Kruskal-Wallis test for association between tumour-node-metastasis T stage and combined score (A), T stage and combined-score in node negative and node positive patients (B), FIGO stage and combined score (C), N stage and combined score (D)

FIGO – International Federation of Gynaecology and Obstetrics


A significant difference was found comparing the expression of 4-HNE in tumours in FIGO stage 1 and FIGO stage 3 (p = 0.0032) (Fig. 4 C).

The expression of 4-HNE was higher again in tumours with already involved lymph nodes N1 (p = 0.0029).


Oxidative stress and the increased production of ROS are known to be closely related to cancer initiation and development, and CC is no exception [12]. Our results show that the levels of 4-HNE are significantly higher in the more advanced stages of CC, compared to the early stages of the disease and in tumours that already have the ability to metastasise in lymph nodes, measured with all 3 immunohistochemical scores (the H-score, the Allred score, and the combined score). The results were similar regardless of which immunohistochemical method was used.

Bearing in mind that the histological appearance of 4-HNE depends on the histological origin of the cancer and that CC is a virally induced disease, we asked ourselves the question if and how HPV targets the cell to reprogram its metabolism in terms of protein and lipid synthesis, leading to higher 4-HNE expression in advanced staged of CC.

There are 3 cooperating processes between HPV and ROS that lead to carcinogenesis: genotoxicity, genomic instability caused by the virus, and the direct action of the E6 protein on carcinogenic HPV subtypes that increases ROS [13]. Lipid peroxidation, brought on by oxidative stress, is linked to tumour growth and development [14]. One of the most extensively studied biomarkers for oxidative stress and a product of lipid peroxidation is 4-HNE. It acts as a “second messenger” for free radicals, thus taking part in multiple signalling pathways [14]. Specifically, whereas ROS have a short half-life and can travel only a minimal distance, 4-HNE has a high affinity for binding to proteins, DNA, and phospholipids, resulting in the formation of very durable adducts. Therefore, 4-HNE can move freely from one place to another and alter the structure and function of proteins and DNA. Consequently, 4-HNE can alter the proliferation, differentiation, and death of cancer cells, as well as the functionality of the genome. Due to its potential to covalently bond to DNA, 4-HNE is regarded as a significant element in carcinogenesis; nevertheless, it may also be cytotoxic to cancer cells and control their growth [15]. By forming these strong covalent bonds with molecules containing an amino group (DNA, proteins phospholipids), 4-HNE acts as a growth regulating signalling factor [14].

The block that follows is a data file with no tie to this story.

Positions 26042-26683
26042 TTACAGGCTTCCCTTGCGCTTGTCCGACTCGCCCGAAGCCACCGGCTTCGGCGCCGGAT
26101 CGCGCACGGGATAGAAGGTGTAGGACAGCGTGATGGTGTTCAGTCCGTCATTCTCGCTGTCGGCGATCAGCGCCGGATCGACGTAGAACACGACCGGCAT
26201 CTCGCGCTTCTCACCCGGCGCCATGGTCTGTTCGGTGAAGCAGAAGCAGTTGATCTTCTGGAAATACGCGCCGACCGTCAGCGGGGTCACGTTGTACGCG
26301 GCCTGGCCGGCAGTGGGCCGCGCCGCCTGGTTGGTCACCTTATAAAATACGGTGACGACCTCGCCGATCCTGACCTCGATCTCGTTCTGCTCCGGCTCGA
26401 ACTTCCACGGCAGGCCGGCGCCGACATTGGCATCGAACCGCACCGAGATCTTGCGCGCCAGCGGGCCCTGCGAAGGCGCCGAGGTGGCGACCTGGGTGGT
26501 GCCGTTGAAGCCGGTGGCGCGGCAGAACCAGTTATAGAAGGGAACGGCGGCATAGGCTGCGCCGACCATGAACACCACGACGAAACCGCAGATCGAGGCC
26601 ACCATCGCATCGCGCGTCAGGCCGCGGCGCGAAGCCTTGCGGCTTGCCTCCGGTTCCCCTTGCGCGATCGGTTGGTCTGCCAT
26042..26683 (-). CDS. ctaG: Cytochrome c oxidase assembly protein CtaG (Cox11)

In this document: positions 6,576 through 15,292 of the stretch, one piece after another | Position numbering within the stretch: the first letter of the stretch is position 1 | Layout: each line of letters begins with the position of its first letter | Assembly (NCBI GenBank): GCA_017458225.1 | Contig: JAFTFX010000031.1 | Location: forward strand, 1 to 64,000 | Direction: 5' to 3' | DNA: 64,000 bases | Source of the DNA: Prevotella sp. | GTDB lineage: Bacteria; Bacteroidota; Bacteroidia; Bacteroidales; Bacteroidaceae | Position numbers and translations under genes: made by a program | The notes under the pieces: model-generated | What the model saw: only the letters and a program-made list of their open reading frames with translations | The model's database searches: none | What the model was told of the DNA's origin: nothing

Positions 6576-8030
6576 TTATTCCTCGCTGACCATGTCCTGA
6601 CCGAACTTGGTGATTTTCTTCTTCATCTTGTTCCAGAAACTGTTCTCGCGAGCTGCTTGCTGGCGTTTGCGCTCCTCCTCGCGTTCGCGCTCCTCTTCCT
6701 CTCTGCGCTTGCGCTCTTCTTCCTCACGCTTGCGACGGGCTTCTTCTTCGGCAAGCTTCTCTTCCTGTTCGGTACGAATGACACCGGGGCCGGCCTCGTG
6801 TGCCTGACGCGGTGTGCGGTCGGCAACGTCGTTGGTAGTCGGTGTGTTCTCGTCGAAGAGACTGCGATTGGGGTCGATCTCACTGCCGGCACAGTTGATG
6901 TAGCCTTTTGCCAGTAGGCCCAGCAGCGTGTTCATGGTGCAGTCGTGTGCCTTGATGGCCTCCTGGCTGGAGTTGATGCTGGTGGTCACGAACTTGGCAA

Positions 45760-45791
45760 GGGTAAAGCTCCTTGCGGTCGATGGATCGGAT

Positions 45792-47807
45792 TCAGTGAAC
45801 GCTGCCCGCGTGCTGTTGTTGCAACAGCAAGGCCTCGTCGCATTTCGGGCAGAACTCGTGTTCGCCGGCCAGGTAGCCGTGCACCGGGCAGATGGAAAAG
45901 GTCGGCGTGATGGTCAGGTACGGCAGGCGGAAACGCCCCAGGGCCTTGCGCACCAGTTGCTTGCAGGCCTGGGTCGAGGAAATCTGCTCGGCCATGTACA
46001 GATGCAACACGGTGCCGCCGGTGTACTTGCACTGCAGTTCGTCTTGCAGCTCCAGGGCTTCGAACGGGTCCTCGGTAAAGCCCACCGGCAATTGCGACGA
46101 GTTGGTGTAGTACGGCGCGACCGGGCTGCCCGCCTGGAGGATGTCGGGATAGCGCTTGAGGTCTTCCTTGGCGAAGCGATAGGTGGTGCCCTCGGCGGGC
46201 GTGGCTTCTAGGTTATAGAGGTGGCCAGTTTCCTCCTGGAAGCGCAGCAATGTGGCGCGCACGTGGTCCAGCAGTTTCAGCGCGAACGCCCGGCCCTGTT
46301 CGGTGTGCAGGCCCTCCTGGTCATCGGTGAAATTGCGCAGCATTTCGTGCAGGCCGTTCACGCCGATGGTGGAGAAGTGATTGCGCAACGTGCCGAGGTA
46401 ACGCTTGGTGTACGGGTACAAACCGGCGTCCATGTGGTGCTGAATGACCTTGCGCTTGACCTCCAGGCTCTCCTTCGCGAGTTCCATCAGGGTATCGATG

The main source of ROS in eukaryotic and cancer cells are the mitochondria, by generating adenosine triphosphate (ATP) through oxidative phosphorylation. Vast quantities of superoxide are released during this process in complexes I and III of the electron transport chain. The majority of superoxide is converted by superoxide dismutase to hydrogen peroxide, another member of the ROS family. Reactive oxygen species target the membrane lipid bilayers, specifically the PUFA chains in lipids, as one of the main targets. Peroxidation of PUFAs creates a variety of primary lipid oxidation products and lipid electrophiles, 4-HNE being one of the best-studied active lipid electrophiles [16]. In contrast to its well- established biological effects, the chemical pathways that lead to the creation of 4-HNE remain obscure [17]. It is widely believed that 4-HNE originates from the decomposition of hydroperoxide of ω-6 PUFAs [8]. Consequently, phospholipids containing linoleic acid and arachidonic acid on cytoplasmic membranes are regarded as the primary source of 4-HNE synthesis. However, recent evidence shows that 4-HNE can be produced through oxidation of cardiolipin – a major mitochondrial phospholipid, rich in linoleic acid chains [8]. Reactive oxygen species target these chains, resulting in 4-HNE production. This process is also involved in cancer. Studies show that, compared to neighbouring tissue, human kidney cancer tissue shows increased immunohistochemical staining for 4-HNE protein metabolites in the cytoplasm and mitochondria [18]. Furthermore, there is evidence that the formation of 4-HNE protein metabolites in renal and colon cancer tissues has been linked to their growth and progression [19]. Increased 4-HNE levels have been linked to the development of liver cancer in animal models and humans [20]. Biasi et al. [21] showed that the levels of 4-HNE decrease in colon carcinoma tissues, compared to healthy ones, the only exception being tumours at the most advanced stage. In brain tumours, studies show that the levels of 4-HNE increase with the stage of the tumour – the more advanced the cancer, the higher the expression [22, 23]. Therefore, the pattern of 4-HNE histological appearance is dependent on the histological origin of cancer and is not universal [24].